A while ago I dug into the architecture of private club buildings in Chicago for a class. I had previously been inside of the opulent University Club for a special lunchtime talk. To be honest, I also just loved having an excuse to see the rest of these buildings. So I chose to focus my studies on the architecture of private club buildings in Chicago. These are the places of recreation and schmancy business meetings for Chicago’s movers and shakers.
A Look From the Gilded Age
From the outside, the architecture of private club buildings in Chicago is very different from the rest of downtown. Most extant private club buildings in Chicago were built in the early 1900’s. That was the heyday of the “Commercial Style,” aka the “Chicago School.”
The very term commercial style belies the purpose of this design. These buildings were built more cheaply than previous masonry structures because of their steel frames. They were taller, meaning that they could have more floors, meaning that they could make more money.
The architecture of private club buildings in Chicago did not exactly follow the Chicago School, though. They knew that the architecture had to communicate the more personal–and less commercial–nature of what went on inside these buildings. For this reason, Chicago’s private clubs look unlike the historic office buildings of downtown that would have surrounded them about a century ago.
The University Club
Take the University Club, for example. Originally the primary requirement for membership with this club was a degree from an Ivy League university (or somewhat equivalent college.) Early members particularly had degrees from the University of Michigan, and Northwestern, Yale and Harvard universities. All of these universities had Collegiate Gothic architecture, which was all the rage as new universities sought legitimacy via the historic architecture of Europe. Collegiate Gothic includes features like gargoyles, pointed-arch windows, steep gables, and stone. The architecture of the University Club thus communicates the identity of its members to outsiders and, for members, makes them feel at home with a familiar style of architecture.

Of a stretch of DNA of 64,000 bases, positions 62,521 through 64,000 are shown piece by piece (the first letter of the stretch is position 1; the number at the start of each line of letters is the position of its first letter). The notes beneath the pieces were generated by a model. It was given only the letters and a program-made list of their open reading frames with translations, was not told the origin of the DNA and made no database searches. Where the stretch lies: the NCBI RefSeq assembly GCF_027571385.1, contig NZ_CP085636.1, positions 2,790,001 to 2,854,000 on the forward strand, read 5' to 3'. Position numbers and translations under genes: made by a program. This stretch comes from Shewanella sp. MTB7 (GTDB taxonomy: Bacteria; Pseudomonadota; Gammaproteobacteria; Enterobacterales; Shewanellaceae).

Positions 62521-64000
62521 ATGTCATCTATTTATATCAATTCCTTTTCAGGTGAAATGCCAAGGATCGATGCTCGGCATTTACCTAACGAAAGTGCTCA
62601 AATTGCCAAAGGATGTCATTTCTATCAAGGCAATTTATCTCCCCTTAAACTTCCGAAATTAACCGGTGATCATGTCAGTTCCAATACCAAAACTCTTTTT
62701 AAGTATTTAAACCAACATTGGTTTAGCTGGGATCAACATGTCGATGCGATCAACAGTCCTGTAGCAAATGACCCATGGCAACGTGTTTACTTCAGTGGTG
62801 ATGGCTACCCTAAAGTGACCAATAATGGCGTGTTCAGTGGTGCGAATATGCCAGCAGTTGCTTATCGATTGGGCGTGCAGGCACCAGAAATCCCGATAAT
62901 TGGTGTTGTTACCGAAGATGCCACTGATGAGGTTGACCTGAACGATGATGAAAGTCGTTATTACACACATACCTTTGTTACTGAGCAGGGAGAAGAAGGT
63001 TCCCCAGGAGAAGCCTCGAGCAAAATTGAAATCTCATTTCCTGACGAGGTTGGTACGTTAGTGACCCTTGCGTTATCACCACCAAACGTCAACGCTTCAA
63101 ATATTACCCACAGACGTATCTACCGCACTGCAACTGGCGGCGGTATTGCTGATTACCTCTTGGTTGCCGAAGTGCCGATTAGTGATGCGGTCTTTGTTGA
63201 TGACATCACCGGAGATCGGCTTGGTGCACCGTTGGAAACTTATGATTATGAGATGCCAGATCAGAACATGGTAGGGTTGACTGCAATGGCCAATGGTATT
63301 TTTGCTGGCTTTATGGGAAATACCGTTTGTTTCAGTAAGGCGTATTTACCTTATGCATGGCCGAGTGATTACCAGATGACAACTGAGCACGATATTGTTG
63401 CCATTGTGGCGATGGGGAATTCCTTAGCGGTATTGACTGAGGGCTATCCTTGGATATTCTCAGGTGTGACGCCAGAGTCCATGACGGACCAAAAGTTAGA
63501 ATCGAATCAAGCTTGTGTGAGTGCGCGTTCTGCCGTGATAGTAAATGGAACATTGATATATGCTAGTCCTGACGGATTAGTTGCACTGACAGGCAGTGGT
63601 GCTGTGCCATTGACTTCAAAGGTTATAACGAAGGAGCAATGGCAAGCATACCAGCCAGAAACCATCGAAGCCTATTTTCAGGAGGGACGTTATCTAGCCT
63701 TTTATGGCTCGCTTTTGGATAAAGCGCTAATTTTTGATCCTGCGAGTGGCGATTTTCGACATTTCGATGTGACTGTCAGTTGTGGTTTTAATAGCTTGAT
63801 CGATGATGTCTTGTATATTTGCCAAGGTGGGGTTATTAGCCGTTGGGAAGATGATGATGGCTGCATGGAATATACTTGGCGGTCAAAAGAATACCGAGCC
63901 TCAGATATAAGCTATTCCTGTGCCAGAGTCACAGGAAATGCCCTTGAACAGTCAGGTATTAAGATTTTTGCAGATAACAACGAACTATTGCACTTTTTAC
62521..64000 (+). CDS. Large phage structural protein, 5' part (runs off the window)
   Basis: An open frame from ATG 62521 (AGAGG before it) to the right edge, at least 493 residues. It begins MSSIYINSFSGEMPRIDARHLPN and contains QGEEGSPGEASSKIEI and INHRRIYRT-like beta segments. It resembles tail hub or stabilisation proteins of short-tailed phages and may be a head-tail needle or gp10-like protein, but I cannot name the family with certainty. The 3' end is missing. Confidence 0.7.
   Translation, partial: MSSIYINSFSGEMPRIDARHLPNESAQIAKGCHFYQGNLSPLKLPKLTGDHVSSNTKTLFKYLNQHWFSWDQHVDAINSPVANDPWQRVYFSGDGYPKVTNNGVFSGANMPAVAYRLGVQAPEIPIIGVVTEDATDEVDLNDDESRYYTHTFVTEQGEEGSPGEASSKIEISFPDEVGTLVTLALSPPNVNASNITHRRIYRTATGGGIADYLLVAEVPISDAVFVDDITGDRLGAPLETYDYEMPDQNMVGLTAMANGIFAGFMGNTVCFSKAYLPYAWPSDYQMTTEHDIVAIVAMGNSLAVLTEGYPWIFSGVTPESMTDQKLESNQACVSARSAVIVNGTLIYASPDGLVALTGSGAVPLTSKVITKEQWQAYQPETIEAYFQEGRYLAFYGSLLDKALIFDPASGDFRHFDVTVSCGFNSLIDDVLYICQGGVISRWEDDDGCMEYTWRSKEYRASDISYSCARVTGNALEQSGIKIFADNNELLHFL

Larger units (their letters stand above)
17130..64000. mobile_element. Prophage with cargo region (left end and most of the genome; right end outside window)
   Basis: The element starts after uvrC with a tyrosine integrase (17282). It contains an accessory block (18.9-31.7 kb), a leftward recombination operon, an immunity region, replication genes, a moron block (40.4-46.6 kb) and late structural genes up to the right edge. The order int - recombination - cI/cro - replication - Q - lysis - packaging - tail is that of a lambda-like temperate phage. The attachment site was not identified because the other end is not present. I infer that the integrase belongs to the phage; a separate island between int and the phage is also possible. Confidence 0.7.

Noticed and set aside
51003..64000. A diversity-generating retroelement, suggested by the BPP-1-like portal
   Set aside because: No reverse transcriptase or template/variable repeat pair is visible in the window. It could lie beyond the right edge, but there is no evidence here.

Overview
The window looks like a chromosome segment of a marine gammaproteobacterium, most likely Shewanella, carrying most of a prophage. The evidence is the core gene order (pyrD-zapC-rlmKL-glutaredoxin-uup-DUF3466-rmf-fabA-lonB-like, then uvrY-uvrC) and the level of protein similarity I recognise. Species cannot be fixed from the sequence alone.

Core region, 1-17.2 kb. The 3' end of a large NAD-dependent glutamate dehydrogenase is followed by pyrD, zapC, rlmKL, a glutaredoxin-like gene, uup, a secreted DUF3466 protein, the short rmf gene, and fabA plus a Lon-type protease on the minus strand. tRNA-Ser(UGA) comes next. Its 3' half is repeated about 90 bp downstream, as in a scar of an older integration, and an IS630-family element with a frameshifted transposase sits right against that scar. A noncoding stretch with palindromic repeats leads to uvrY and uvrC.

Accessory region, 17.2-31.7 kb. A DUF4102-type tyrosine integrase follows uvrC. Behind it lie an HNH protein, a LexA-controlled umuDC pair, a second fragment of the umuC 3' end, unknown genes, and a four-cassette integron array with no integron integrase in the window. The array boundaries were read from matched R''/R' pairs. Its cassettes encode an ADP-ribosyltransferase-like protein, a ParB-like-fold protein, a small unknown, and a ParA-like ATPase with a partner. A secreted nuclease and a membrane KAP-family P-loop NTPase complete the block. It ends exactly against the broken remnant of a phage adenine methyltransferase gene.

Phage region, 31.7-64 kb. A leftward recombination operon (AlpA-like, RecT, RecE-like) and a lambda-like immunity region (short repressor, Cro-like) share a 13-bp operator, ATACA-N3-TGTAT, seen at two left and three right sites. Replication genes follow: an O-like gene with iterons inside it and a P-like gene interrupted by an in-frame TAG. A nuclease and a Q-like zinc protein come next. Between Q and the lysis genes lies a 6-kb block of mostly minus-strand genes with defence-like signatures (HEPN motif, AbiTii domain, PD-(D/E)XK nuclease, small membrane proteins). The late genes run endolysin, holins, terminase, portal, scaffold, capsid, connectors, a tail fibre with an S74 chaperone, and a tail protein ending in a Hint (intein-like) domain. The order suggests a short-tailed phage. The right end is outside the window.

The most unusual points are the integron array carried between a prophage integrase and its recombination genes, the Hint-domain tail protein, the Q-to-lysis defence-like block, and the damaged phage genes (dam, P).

Union League Club of Chicago
Let’s consider this angle of “home.” These private clubs, like the Standard Club or the Union League Club, were actually a home for many young men first moving to the city in the nineteen teens and twenties. Today these private clubs have hotel rooms, but initially they were actually dorm-style rooms. And also, the club was to be for members a sort of “home away from home,” a place where a man could shrug off some of the formalities of regular business life and relax over a cigar. And so the architecture of the Union League Club is more akin to a house than anything else. Thanks to a cool blog called Designer Slinger, we found that Mundie and Jensen, the architects for the Union League Club, actually modeled its exterior after a house built just a few years before on Astor Street.
Both the house and club (pictured below, on the left) use limestone on the ground floor, and then brick above, but of course here we have a much larger scale. So much about the exterior of the Union League Club evokes a home more than a standard downtown building. With its colonial red brick and limestone facade is a hallmark the Georgian Revival Style. This was common to London townhouses from the 18th-19th century. Essentially, this private club building in Chicago is the mansion on Astor Street stretched vertically.
Also, while most skyscrapers downtown had historically utilized the “Chicago window” or windows with upper and lower sashes, on the Union League building we get muntins, the white grids that you most often find in residential architecture. Today the building stands in a stark, dramatic contrast to the buildings around it, including the Federal Center.
The Chicago Club
Then we can consider the architecture of the Chicago Club, one of the most exclusive of them all. Just glancing at the building you can tell that we are not supposed to see in. It’s thick stone walls create a barrier that expresses the barriers to its membership. The windows are elevated well above the sidewalk. This allows members to see out – but no one can see in.
The Chicago Club did not welcome me to tour the architecture of the building’s interior. But I did get to tour the University Club, the Standard Club, and the Union League Club of Chicago. You’ll just have to stay tuned for Part II for a peek at the architectural interiors.
— Executive Director, Amanda Scotese